You may have heard of the buzzy, artisan-woven straps that exploded onto the NYC fashion scene, after they were featured in the New York Times. You may not know that they are female-founded and that giving back is a major part of who they are as a brand. 

In celebration of our limited-edition strap collab with them (available now!), we sat down with the founders to find out how they get it all done and how they do good along the way. 



Kacy Lubell and Marla Toplitzky

    Finish this sentence – I’m a woman on a mission to:
    K: Build a brand that makes life a little brighter and easier for women as they go about their days, improve the lives of our artisans and their families through our partnership and always set a strong, loving example for my kids.
    M: Help grow a women-led global economy, set a fearless example for my children, create a strong conscious brand and enjoy doing it all every day.

    What cause or issue are you most passionate about?
    K: Everytown, an organization that encourages Americans to work together to end gun violence and build safer communities. It’s something I think about every single day.
    M: A Caring Hand, an organization that helps support children who have lost a parent. I joined their board this past year and feel that there is an incredible need to give these children a safe and comforting place to realize that they are not alone.

    Could you tell us how you started Salt? What inspired it?
    K: It all started with a Wayuu Mochila bag I grabbed at a Brooklyn flea market. I brought it on a girl’s trip to Tulum with Marla.
    M: We couldn’t stop talking about how good the strap would look with my leather bag—and also how much more comfortable it was than the average thin leather strap. We decided to try to make an attachable version.

    Did you always know you wanted to design accessories? Or be in the fashion space?
    K: Not necessarily. I’ve definitely always been drawn to design. I had a letterpress stationery company for a period of time and also was recruited to help stage homes at one point because I love interiors. More than anything, though, Marla and I have just always been on this joint quest to find the perfect versions of our staples—denim shirts, jeans, whatever. Then we had this idea and the rest is history.
    M: I’ve worked in the fashion space for my entire career—from DVF to Joie to Current/Elliott. So, yes, I have always been in this world. I never knew I would end up with an accessories line, but I’m so glad it happened and with one of my dearest friends.

    What was the biggest challenge you faced along the way?
    K: We literally exploded onto the scene overnight. When the New York Times article hit (which was totally organic), we were so unprepared. We didn’t have the necessary infrastructure in place, let alone the stock! The morning the story ran in the paper, we had to hustle like crazy. I came down with the stomach flu. So, that didn’t help. (Ugh.)
    M: Kacy was packing orders on my couch, while turning progressively green. We were literally walking loads and loads of orders to the post office in a stroller. Seriously. Within a day, we were completely sold out and on pre-order for the next several months. We’re just now catching up!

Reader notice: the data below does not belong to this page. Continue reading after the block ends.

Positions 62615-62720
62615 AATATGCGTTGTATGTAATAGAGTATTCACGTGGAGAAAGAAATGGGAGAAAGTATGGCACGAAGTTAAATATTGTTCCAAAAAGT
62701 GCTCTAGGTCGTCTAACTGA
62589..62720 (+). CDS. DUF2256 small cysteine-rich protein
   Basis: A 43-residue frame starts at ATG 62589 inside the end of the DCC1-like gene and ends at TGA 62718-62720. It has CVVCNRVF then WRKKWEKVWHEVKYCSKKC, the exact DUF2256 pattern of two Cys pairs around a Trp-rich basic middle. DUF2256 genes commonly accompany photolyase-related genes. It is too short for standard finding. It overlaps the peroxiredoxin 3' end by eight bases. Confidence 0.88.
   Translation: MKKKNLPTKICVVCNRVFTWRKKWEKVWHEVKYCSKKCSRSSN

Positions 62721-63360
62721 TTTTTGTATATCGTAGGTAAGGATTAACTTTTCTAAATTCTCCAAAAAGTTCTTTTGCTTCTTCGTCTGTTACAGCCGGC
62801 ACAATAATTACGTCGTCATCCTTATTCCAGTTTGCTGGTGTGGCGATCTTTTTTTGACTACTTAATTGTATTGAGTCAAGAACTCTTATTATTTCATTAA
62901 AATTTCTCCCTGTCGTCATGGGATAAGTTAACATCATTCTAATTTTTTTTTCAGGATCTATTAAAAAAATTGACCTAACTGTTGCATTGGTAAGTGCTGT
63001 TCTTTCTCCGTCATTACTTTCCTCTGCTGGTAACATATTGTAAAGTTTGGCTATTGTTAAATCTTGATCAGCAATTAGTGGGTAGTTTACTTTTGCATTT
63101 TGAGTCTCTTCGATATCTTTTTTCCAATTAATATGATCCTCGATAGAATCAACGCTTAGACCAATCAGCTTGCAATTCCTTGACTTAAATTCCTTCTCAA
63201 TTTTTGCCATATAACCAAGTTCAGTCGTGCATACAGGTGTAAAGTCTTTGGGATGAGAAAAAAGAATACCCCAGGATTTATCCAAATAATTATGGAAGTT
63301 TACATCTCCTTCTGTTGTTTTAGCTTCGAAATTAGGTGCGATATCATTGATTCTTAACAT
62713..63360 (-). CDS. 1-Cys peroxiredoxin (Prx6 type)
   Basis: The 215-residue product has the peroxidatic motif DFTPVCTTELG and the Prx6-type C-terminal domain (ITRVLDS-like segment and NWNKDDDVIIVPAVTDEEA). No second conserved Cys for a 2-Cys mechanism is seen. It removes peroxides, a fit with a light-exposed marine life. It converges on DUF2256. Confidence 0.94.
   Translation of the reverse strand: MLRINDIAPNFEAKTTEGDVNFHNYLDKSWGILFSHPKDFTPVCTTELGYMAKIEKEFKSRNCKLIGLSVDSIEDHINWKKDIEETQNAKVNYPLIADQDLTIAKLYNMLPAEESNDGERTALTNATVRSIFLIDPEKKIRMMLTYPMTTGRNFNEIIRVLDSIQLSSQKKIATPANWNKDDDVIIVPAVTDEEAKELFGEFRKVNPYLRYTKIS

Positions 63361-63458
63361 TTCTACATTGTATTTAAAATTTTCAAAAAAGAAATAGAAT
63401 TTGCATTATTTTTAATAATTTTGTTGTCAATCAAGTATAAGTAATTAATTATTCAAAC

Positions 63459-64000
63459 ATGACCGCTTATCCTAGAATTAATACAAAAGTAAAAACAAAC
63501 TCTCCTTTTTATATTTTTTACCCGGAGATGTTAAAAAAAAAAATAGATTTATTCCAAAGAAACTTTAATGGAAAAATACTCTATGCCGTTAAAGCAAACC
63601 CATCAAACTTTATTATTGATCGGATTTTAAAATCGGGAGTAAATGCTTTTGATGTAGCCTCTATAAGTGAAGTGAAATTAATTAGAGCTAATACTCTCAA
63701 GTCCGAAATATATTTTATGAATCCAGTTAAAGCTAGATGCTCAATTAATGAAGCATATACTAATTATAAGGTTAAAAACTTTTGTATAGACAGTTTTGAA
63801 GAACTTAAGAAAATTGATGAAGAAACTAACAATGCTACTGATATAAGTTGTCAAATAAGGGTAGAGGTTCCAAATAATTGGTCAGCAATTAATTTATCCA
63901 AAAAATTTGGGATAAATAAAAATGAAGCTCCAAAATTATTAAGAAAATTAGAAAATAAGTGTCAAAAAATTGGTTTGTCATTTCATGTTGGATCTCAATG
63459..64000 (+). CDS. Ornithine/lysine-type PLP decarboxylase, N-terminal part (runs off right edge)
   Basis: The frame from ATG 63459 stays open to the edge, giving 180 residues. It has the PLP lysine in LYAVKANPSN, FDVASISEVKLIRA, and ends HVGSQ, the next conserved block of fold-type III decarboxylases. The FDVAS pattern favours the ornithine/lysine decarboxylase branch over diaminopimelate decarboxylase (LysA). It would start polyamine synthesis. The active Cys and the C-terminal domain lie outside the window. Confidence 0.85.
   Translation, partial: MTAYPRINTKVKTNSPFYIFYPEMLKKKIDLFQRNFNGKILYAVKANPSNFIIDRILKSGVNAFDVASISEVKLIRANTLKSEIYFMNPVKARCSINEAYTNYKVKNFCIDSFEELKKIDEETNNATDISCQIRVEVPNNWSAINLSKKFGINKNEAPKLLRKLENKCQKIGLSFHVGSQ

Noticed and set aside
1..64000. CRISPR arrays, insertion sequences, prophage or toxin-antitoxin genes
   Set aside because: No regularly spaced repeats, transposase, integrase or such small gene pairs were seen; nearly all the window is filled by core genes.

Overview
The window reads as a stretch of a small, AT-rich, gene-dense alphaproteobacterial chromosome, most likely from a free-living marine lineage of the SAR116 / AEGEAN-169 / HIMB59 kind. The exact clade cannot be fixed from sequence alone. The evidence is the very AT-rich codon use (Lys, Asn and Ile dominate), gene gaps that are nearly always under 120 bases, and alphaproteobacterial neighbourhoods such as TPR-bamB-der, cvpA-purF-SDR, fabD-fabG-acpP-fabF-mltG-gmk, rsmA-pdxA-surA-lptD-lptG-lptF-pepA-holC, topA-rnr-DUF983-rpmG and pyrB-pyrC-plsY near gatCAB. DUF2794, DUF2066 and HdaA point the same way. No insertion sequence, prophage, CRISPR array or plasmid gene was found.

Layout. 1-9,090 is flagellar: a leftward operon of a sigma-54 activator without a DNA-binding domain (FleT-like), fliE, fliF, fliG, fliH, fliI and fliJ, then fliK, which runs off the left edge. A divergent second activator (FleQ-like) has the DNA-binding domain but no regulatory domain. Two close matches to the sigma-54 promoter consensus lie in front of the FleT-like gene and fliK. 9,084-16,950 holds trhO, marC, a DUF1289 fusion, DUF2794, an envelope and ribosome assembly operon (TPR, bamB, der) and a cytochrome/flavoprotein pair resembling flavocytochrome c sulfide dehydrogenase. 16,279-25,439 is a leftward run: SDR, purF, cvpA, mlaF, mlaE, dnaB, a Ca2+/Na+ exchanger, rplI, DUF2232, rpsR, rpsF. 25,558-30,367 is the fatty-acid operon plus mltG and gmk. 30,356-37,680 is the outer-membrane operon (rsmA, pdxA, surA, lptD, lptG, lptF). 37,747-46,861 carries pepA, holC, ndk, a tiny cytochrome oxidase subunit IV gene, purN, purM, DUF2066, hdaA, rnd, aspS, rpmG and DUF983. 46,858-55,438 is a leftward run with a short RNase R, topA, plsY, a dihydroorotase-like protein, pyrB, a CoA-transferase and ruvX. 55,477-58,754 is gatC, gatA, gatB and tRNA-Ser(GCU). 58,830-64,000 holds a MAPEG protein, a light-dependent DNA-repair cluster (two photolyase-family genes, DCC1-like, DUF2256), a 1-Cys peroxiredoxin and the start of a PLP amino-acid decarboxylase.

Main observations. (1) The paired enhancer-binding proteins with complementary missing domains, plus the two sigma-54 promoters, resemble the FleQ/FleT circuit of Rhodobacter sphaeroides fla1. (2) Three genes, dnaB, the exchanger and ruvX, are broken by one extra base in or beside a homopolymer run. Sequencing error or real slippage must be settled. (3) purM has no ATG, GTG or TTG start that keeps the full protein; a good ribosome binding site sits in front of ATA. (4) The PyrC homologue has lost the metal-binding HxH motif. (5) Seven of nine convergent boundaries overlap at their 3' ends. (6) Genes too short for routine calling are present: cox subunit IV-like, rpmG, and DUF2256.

How did you go about infusing doing good and giving back into your business model?
    K: There was no way we could make this product without giving back to the Wayuu community. We never even considered it. We looked for a giving partner from day one.
    M: First, we partnered with a foundation that helps support the local community on the Guajira Peninsula, in general, which was rewarding. Then, recently, we were introduced to Nest, an organization that supports global artisans by promoting sustainability, transparency and entrepreneurship. It’s such a perfect fit. We’re thrilled to be able to directly help these craftswomen grow their businesses.

    You are both working mamas – how has motherhood changed your working style, if at all?
    K: Well, I stayed at home with my kids for many years before this, so, in a way, my adjustment is the other way around: working has affected my motherhood style. Mostly, I’m just always struggling to find the balance that most women seek—and I’m trying to clean myself up a bit more!
    M: In all my years as a working mother, this period has probably been my most demanding and rewarding. It is so meaningful to me to be able to model this for my kids. They know that I work hard, that I’m super passionate about what I do and that Kacy and I have built this ourselves from an idea to a reality. I try to get them involved as much as possible. I want them to feel like this is theirs too!

    As New Yorkers too, we love to ask – Manhattan or Brooklyn?
    K: Brooklyn.
    M: Manhattan.

    #1 favorite thing about NYC?
    K: The diversity—of people, of neighborhoods, of ideas. I love walking out my door and instantly being a part of a crazy scene. Having everything at your fingertips—the food, the arts, the vibe, the people. It’s all a constant source of inspiration.
    M: The people. New Yorkers are a unique bunch. Obviously, we’re all different, but there’s a collective understanding here about the way you interact with the world. You work hard, you dream up ideas, you are single-minded in a way, but, if someone slips on the sidewalk, you stop everything and help them up.